Photo courtesy of Shutterstock
The decision is the result of a suit brought by Earthjustice on behalf of the American Lung Association, Environmental Defense Fund (EDF), Natural Resources Defense Council, National Parks Conservation Association, and Appalachian Mountain Club. Also challenging the standards as too weak were the states of New York, California, Connecticut, Delaware, Illinois, Maine, Maryland, Massachusetts, New Hampshire, New Mexico, Oregon, Rhode Island, as well as Washington D.C. and New York City.
Health and environmental groups initially filed suit against the Bush Administration following the final EPA decision in May 2008. Shortly after taking office, the Obama Administration asked the court to put the case on hold while EPA reconsidered the evidence that the standards were too weak to protect public health and welfare. The two-year reconsideration included three public hearings showing overwhelming public comment urging stronger protections, as well as a restatement by the EPA’s independent science advisors of their support for a tighter standard.
Then-EPA Administrator Lisa Jackson had concluded that the Bush-era ozone standards were not sufficiently or lawfully protective of public health. In an abrupt about-face, however, President Obama in September 2011, ordered EPA to leave the 2008 standards in place while continuing its ozone review slated for completion in 2013. EPA has now missed the statutory deadline for completing its ozone review and has not proposed any rulemaking yet.
These organizations resumed the legal battle following the Obama Administration’s decision to continue to ignore the overwhelming scientific research and the opinion of experts that much stronger standards were needed.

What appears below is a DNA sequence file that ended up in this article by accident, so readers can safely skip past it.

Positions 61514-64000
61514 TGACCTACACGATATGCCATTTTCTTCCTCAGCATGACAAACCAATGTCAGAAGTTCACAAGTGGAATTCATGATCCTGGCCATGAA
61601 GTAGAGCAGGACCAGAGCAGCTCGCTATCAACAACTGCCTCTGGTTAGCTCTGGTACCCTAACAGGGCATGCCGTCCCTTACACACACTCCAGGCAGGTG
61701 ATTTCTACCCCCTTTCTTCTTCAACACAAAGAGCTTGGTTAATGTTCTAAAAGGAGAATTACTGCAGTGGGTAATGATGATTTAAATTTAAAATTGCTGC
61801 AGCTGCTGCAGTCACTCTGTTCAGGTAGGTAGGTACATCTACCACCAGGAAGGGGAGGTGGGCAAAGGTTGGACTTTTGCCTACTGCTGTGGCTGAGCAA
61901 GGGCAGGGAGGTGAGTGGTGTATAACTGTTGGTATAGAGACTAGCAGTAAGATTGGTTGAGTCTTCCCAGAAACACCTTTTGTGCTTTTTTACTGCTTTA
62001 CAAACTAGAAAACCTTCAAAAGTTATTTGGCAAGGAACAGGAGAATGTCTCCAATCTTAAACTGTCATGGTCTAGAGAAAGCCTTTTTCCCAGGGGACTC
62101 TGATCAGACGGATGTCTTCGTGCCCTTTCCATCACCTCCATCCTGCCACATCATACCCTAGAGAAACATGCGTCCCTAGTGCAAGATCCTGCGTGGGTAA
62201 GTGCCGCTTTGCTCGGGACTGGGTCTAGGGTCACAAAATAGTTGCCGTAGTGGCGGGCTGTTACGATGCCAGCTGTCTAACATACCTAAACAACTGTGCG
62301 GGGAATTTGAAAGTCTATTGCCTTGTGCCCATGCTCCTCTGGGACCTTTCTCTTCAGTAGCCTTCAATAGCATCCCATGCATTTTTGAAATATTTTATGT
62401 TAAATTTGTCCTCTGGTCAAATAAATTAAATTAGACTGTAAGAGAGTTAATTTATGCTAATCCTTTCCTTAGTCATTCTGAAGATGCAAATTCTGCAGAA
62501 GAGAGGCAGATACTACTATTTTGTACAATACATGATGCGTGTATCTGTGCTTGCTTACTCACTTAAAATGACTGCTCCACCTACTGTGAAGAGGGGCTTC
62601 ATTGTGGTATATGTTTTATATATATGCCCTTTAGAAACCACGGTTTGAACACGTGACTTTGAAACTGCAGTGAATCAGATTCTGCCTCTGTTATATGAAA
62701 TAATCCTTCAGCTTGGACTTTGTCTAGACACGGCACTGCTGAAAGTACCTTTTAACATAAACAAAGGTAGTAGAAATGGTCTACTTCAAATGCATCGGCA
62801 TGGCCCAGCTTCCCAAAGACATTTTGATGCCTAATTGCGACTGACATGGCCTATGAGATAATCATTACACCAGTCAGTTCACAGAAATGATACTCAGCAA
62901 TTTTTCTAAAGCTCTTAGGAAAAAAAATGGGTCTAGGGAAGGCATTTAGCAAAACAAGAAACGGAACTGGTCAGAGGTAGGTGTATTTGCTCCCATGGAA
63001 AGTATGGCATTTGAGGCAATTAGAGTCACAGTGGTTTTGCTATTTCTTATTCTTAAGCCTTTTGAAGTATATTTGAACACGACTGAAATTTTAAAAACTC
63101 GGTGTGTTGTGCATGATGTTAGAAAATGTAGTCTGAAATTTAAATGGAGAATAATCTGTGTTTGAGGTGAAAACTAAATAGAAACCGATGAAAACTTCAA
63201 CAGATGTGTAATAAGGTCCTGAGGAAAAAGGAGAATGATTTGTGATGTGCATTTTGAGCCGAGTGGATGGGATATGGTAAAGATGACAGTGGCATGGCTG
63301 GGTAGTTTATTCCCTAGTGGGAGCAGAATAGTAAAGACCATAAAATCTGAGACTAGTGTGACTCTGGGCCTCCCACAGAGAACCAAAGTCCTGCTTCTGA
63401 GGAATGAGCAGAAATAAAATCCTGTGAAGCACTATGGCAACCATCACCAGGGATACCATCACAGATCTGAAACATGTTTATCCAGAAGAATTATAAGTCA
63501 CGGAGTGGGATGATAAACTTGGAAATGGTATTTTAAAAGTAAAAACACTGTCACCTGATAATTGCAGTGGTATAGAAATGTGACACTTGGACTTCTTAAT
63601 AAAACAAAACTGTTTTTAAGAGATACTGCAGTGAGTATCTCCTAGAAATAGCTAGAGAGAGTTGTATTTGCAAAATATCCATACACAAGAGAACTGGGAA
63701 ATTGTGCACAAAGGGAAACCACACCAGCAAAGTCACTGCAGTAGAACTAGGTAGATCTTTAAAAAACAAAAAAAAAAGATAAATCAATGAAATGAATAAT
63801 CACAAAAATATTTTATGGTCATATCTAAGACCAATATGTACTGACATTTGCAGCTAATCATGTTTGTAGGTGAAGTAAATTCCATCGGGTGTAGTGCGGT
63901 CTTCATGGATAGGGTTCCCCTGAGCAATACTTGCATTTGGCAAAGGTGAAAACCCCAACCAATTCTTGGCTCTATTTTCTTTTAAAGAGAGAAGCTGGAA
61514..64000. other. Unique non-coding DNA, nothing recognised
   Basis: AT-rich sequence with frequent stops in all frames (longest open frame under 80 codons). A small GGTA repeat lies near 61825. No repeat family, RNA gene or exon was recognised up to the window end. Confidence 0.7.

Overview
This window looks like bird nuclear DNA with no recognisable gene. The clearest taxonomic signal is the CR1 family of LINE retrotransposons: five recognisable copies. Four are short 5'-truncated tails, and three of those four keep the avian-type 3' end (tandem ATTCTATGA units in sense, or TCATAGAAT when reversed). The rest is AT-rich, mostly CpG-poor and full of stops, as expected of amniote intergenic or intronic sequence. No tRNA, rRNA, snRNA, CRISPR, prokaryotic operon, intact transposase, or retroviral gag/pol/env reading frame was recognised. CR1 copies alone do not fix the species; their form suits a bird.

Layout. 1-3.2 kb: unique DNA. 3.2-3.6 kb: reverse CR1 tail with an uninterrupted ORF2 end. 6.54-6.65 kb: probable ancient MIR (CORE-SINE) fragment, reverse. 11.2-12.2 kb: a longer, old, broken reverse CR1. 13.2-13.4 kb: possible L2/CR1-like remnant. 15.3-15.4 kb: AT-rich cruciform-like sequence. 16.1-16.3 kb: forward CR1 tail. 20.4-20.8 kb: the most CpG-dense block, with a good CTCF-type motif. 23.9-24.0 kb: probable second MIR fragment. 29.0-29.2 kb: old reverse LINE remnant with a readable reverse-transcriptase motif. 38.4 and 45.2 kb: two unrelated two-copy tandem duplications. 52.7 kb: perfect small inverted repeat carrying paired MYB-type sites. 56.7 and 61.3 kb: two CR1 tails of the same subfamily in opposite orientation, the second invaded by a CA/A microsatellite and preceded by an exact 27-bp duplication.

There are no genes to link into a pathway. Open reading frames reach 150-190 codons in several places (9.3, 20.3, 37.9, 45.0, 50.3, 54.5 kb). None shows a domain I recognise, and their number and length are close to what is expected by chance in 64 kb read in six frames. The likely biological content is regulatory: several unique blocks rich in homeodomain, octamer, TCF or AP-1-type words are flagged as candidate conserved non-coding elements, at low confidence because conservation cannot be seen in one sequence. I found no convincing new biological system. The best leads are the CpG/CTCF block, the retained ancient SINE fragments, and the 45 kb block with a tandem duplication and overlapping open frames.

Sometimes called smog, ozone is a highly irritating gas found to shorten lives and worsen asthma and other lung diseases. It also is highly damaging to trees and plants, posing a major threat to the nation’s forests. EPA’s science advisers and the National Park Service told EPA a separate ozone standard was warranted to prevent these harms. Although EPA was poised to set such a standard, President Bush at the last minute ordered the agency not to include the secondary standards meant to protect our forests and national parks from smog.
“The Bush Administration violated the law in refusing to protect our forests from this dangerous pollutant,” said Earthjustice Attorney David Baron. “EPA must now take strong action to repair the damage.”
“Forested landscapes are important ecological resources that are highly valued for providing clean air and water as well as recreational opportunities that support local tourism economies. Protecting them from air pollution has always been a goal of the Clean Air Act, and this ruling underscores the importance of EPA acting on the science to do so effectively,” said Georgia Murray, Appalachian Mountain Club staff scientist.